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Reduced Order Models for Droplet Evaporation with Internal Circulation

K. Kroenlein, A. Kazakov, and F.L. Dryer Mechanical and Aerospace Engineering, Princeton University, Princeton, NJ 08540


Internal circulation generated by relative gas/drop velocities has a significant and welldocumented effect on evaporation and combustion of liquid droplets (Law, 1982; Faeth, 1983; Dwyer, 1989). Large Reynolds numbers have typically been of interest because of relevance to sprays. Internal circulatory motions in small (~20 µm diameter) droplets are quickly damped by viscosity but can contribute significantly to overall behaviors due to augmented heat and mass transfer during their short evaporative histories. Even when no relative gas/drop motion is initially present, internal liquid motions can be imparted during droplet generation. Moreover, internal motions also can arise from fluid instabilities as a result of surface tension gradients induced by circumferential surface temperature variations, and for multi-component droplets, circumferential surface composition. There have been several recent numerical and experimental studies further exploring these phenomena (Niazmand et al., 1994; Shih and Megaridis, 1995; Dwyer and Shaw, 2001; Savino and Fico, 2004), but none have addressed conditions that include local gas phase heat release (combustion). In the large (~1 mm diameter) droplets typically investigated in microgravity research, even under quiescent gas/drop conditions, internal motions have been observed to persist over the entire droplet burning lifetime (Choi and Dryer, 2001). The effects of internal liquid phase motions on mass and energy transfer have been included in numerical sphero-symmetric modeling by utilizing an "effective liquid phase Lewis number which was much larger than that associated with the thermophysical properties of the liquid components (Marchese and Dryer, 1997). More recently, similar modifications were required to model falling drop experimental results for ethanol droplet combustion (Kazakov et al. (2003). To include liquid phase internal motions in a fully coupled, discrete manner results in a computationally constrained formulation that likely will require simplifications in other submodel components for gas phase transport, combustion chemistry, sooting, radiation coupling, and phase transformation. The long term goal addressed to which the present effort contributes is to develop a more rigorous reduced-dimensional (e.g., quasi-one-dimensional) formulation that successfully emulates the important effects of multi-dimensional internal liquid phase motion. In order to more precisely address spherosymmetric microgravity combustion and to include slow gas/drop convection, it is important to account for internal phase liquid motions more rigorously. The calibration and validation of any reduced model requires availability of detailed (theoretical and/or experimental) data. In the case of internal liquid motions inside the droplet, the direct experimental data are very scarce at best, and clearly insufficient in terms of the resolution required. Here we develop a new detailed two-dimensional computational model that can be applied to generate the required calibration information for both liquid droplet evaporation and combustion cases. The presented detailed two-dimensional computational model fully resolves the flow field for isolated droplets, and accounts for variable thermo-physical properties and free surface boundary conditions. Viscous and thermo-capillary effects are also included so that the results can be applied to conditions important under microgravity isolated droplet combustion conditions with and without slow gas/drop convection.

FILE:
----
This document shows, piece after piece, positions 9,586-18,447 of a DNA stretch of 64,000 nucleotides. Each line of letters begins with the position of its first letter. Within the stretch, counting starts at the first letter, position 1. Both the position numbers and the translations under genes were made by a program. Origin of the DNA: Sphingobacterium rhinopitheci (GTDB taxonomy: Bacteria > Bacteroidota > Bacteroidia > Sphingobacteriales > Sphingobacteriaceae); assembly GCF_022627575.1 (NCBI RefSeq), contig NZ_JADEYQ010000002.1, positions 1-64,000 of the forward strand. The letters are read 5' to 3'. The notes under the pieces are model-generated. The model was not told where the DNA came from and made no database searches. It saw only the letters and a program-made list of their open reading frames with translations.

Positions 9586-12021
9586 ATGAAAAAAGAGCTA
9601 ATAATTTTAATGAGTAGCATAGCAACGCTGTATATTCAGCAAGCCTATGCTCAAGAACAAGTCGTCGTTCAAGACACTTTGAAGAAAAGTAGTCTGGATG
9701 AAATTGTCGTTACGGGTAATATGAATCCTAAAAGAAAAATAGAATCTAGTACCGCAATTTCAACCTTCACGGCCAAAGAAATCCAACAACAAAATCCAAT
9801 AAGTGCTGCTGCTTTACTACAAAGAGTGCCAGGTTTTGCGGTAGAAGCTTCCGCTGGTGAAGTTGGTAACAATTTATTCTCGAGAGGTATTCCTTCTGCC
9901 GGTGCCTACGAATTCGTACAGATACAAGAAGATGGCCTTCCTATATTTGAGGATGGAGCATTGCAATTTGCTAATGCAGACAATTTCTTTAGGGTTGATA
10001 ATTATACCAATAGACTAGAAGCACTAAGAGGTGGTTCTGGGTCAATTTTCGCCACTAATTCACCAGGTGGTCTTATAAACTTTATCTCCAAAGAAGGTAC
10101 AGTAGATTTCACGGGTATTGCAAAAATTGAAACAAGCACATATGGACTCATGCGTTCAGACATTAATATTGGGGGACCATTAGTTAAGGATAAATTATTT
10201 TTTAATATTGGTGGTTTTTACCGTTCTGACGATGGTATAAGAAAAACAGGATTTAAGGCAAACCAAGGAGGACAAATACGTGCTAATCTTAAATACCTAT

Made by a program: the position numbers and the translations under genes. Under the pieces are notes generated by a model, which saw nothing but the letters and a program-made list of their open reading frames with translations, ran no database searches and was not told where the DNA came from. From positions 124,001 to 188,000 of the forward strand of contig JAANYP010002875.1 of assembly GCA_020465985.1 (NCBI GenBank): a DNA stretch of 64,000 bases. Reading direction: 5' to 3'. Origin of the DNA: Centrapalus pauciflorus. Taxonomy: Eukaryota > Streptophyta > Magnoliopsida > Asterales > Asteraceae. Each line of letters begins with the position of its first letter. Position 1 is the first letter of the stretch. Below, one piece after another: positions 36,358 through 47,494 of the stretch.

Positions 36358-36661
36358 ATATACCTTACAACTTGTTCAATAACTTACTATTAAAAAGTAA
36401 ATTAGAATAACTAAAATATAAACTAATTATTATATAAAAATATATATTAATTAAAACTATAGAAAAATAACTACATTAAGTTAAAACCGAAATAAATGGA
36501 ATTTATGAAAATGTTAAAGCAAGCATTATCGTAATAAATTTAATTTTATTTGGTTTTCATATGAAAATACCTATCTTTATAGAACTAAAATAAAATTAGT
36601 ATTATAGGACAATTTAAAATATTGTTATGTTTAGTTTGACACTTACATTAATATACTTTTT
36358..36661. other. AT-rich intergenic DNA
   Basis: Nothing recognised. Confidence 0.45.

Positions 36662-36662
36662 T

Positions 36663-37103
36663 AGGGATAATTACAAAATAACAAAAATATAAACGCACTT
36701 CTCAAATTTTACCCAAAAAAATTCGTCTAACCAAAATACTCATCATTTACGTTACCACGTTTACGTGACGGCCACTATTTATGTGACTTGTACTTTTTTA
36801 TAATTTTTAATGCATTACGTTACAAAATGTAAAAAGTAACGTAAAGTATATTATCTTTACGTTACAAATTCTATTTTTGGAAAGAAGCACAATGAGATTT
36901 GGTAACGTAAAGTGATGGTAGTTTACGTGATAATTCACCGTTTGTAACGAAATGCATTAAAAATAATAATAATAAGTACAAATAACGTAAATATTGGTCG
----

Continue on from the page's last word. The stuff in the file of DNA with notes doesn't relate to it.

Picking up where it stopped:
Numerical Formulation

The computational system was formulated using a first-order finite volume method. equations of conservation of mass, momentum and energy were initially expressed as: The


r dV + u dA = 0 t V A r r r r r r udV + u udA = PndA - µ (u ) ndA t V A A A r r cTdV + u cTdA = - (T ) ndA t V A A